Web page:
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Can I sub canola oil for vegetable oil in my cake?

post #1 of 14
Thread Starter 
I would think I could, but the science of baking is still something I am learning. They both have the same fat content, but veg oil has a bit more saturated fat. Does anyone know if using canola will affect performance of batter or taste of cake?

Here's hoping this is not yet the dumbest question I have asked, lol.

Diane
Diane
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Diane
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post #2 of 14
Yes, that is the only kind I use.
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post #3 of 14
There's never a dumb question. You're right... baking involves science to understand how ingredients perform takes some chemistry and physics. Canola IS a vegetable oil, the only difference is that the one labeled "Vegetable Oil" is a mix of oils from several sources

icon_smile.gif Go ahead, use it with confidence, it won't affect taste or results of a cake
Being brilliant is no great feat if you respect nothing -- Goethe
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post #4 of 14
Thread Starter 
Thank you so much!!!!!
Diane
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post #5 of 14
my DH baked a cake last year for me to make cake balls out of. he used olive oil. I DO NOT recommend a repeat performance. It was entirely too oily.

I use canola and occasionally safflower oil in cakes and those turn out fine.
post #6 of 14
Only kind I use too.
Mare
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post #7 of 14
Quote:
Originally Posted by what_a_cake

There's never a dumb question. You're right... baking involves science to understand how ingredients perform takes some chemistry and physics. Canola IS a vegetable oil, the only difference is that the one labeled "Vegetable Oil" is a mix of oils from several sources

icon_smile.gif Go ahead, use it with confidence, it won't affect taste or results of a cake



This is great to know! Now I have a question--I did a cake recipe that called for Canolla Oil. In the recipe "Canolla" was in bold text, like the cake would be ruined if I didn't use it. If canola can be used for vegetable, I would think that it would work the other way, too. Is this right? TIA
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Check out my cake blog at: http://adventuresofacakediva.com
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post #8 of 14
Maybe it was because it used to be a cake recipe for a Canola oil company? The originator used Canola and wanted to emphasize it?

I agree, you can substitute any vegetable oil except for olive oil. Maybe, maybe if you used a light olive oil you could get away with it. But it has such a distinctive taste. And peanut oil is another one I would not substitute, but then again it is not a vegetable. icon_wink.gif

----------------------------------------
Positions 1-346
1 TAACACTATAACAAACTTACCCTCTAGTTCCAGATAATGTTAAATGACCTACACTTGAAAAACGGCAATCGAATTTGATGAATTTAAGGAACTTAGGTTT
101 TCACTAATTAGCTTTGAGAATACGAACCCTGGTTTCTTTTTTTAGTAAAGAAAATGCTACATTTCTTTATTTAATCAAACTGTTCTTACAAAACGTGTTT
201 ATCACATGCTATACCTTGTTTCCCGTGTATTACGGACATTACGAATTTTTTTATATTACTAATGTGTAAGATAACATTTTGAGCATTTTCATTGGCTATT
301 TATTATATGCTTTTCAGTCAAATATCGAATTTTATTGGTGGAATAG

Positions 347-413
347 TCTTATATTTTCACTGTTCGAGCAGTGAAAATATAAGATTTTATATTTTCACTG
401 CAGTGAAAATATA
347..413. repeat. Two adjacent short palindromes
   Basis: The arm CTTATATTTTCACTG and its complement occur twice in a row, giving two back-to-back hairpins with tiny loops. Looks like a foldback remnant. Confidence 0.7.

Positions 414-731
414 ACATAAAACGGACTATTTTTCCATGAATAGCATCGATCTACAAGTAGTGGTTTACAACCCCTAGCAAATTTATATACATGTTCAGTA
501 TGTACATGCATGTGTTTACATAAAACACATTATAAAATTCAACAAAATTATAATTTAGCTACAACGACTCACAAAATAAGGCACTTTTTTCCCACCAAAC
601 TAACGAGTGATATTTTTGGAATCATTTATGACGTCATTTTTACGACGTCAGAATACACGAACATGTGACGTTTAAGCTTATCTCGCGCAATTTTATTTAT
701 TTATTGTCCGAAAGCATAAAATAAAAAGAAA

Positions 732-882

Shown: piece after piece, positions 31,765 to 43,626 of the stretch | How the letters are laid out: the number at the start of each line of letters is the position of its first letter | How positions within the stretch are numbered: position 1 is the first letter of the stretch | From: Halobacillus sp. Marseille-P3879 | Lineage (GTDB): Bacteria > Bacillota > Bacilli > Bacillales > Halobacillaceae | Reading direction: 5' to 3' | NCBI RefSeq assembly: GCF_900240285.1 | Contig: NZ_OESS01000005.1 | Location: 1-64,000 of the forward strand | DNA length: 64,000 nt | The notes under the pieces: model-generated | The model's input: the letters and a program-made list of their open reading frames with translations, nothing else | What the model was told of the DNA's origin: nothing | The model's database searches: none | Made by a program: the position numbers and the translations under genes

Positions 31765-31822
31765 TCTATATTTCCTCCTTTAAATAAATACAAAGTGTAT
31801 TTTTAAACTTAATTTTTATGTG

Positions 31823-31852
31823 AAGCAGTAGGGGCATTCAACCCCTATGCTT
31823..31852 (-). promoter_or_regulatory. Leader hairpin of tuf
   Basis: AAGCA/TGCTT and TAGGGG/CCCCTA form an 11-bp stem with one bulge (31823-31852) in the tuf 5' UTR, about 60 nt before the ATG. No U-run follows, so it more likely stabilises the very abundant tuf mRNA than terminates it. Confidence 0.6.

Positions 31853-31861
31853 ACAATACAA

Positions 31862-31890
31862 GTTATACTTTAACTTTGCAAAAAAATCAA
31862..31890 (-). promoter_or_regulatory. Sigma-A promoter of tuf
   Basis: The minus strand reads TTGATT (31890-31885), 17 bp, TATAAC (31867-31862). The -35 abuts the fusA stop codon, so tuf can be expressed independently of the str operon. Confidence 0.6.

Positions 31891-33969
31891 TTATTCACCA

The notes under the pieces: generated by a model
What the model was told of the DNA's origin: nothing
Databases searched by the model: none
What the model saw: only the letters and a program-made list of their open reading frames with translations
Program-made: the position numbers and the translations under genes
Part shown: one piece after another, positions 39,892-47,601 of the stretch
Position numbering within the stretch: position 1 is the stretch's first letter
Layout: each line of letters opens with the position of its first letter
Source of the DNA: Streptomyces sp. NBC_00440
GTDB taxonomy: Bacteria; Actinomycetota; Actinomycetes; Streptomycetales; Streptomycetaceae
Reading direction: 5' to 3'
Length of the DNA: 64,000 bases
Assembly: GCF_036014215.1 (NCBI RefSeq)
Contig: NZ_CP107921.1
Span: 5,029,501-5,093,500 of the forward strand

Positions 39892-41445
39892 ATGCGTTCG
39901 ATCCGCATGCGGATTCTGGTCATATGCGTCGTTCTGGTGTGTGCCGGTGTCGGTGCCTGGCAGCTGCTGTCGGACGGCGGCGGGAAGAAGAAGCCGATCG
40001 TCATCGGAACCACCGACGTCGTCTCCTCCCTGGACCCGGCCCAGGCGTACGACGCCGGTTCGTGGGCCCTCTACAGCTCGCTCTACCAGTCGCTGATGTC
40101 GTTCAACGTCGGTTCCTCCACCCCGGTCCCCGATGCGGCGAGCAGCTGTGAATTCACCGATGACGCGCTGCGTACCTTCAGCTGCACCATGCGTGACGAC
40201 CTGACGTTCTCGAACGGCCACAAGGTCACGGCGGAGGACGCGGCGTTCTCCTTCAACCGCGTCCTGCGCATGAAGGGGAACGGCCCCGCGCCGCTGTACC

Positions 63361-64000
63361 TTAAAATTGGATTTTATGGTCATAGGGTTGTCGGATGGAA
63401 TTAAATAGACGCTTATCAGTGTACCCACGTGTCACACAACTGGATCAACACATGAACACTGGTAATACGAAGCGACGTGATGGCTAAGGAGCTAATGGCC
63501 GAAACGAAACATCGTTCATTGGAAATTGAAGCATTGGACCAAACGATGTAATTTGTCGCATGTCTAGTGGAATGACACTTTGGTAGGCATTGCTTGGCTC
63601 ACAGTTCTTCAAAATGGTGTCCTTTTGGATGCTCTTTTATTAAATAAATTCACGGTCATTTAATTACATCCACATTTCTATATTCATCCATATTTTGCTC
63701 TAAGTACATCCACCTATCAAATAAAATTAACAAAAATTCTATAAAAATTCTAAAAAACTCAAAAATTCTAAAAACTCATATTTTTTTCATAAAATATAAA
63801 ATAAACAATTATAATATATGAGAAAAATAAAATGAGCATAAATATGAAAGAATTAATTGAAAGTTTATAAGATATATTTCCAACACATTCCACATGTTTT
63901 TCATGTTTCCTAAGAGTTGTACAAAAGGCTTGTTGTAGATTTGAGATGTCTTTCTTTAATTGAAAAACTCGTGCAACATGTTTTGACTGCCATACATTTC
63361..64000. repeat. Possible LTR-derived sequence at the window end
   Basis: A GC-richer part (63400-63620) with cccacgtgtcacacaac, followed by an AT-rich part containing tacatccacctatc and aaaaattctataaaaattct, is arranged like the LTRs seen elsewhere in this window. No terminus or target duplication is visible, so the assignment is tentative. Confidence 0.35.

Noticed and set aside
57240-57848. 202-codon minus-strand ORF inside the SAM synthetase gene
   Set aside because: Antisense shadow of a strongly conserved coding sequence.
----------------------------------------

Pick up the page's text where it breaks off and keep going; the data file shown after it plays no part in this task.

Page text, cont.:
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post #9 of 14
All oils are 100 percent fat, and all oils contain 14 grams of fat and 120 calories per tablespoon.

Some oils contain more monounsaturated fat ( olive-77%,canola-62, peanut-49, butter-30, corn-25, safflower-13, coconut-6.5) than others. Some studies claim this to be beneficial for heart health.

Whatever the source of your oil, always smell and taste itl before deciding whether to use or not. Oils are volatile and can lose their flavors and go rancid when exposed too long to heat, moisture, air or light. Rancid fat not only spoils the taste of baked goods, but it is unhealthy to ingest. Store oils in opaque containers in a cool, dark place. You can also refrigerate if you wish, but keep in mind that oil may become cloudy when cold, although will clarify as it warms to room temperature.

For very light tasting cakes, use exclusively odorless-tasteless oils or mixes that won't alter the taste.

For mildly flavored, you can use any vegetable oil even cold pressed olive oil that is graded extra-light.

Delicately flavored oils can be used with stronger flavored cakes, such as spice, chocolate or pumpkin.

Cold pressed extra-virgin oil, with its more robust olive taste and aroma, is NOT recommended for cakes.

BTW, my mom was a bio-chemist... and provided lots of facts to my daily life icon_smile.gif
Being brilliant is no great feat if you respect nothing -- Goethe
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post #10 of 14
Wow, TMI. I thought I researched to overkill. But I guess what is common sense to one is not to another.

There is an olive oil cake recipe out there. I have seen it in several sources, calling me to make it. Someday I will. It is not top on my list due to the fact that olive oil will impart such a strong flavor.
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post #11 of 14
My daughter has a college roommate who's mother bakes exclusively with olive oil because it's a "good fat."

No one will eat her baked goods.

Anything but a strong flavored oil, please.
post #12 of 14
Canola is all I ever use too!!
post #13 of 14
Wow I am so glad I seen this topic. Perhaps it was something else I did, but I have a pumpkin bread recipe I bake all the time ( tastes just like a moist slice of cake) but for the first time, I tried using canola oil instead of plain vegetable, and it did not turn out the same at all! Hmm, if it wasn't the oil then, I will give it another go with canola as I am baking this bread tomorrow and see if I get the same results
post #14 of 14
I use Canola exclusively for baking and I love it!!
I am a scratch baker working towards becoming a decorator, too Man, I hope practice really makes perfect
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I am a scratch baker working towards becoming a decorator, too Man, I hope practice really makes perfect
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